The purpose of this paper is to study the sustainable impact of adaptive reuse of shopping malls built during communism in Kosovo.
The present study uses qualitative research using semi-structured interviews with architects, civil engineers, real estate developers and facility managers.
The study found that it is the predominant opinion of respondents that the economic impact of adaptive reuse of old shopping malls in Kosovo is reflected through extension of useful life of the malls, lower cost of reuse vs demolition, economic and tourism development of the neighborhood, job creation and increase of property prices in the surrounding area. In addition, the study found that it is the predominant opinion of respondents that by adaptive reuse of old shopping malls, the revitalization and social dynamism of the surrounding area will be improved and collective memory and identity of these shopping malls will be extended, including the increased traffic, space utilization and security. The study concludes that operational CO2 emission of the old shopping malls will be reduced after their sustainable adaptation and also the embodied energy of the building materials will be reused.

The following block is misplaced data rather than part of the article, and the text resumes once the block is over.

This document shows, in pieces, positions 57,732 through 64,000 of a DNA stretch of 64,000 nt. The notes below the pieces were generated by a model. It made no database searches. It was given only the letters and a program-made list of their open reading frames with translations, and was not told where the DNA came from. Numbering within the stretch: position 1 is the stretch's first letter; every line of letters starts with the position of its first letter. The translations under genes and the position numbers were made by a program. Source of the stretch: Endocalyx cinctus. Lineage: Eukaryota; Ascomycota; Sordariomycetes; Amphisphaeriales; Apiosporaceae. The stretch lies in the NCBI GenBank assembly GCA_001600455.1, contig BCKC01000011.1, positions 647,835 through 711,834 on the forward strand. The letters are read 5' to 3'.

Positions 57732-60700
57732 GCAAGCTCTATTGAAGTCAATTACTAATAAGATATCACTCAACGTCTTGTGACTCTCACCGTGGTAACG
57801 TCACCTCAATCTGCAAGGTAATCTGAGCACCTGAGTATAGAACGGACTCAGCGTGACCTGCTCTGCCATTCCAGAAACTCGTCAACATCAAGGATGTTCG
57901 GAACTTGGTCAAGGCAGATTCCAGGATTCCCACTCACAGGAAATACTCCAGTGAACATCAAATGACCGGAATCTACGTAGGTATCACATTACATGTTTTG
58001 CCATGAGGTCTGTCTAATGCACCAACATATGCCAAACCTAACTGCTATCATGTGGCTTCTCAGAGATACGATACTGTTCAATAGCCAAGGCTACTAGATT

The study has several implications. For real estate developers, it shows that is less costly to adapt and refurbish rather than redevelop. For authorities, it shows that by adapting old communist shopping malls, they would extend the collective memory of those locations, improve the social life and utilization of public spaces in the surrounding areas. The final implication is for municipal authorities and environmentalists that but allowing adaptation rather than demolition and redevelopment the embodied CO2 emission will be significantly reduced.
The study is the first qualitative study about the impact of adaptive reuse of old communist style commercial centers in Kosovo.
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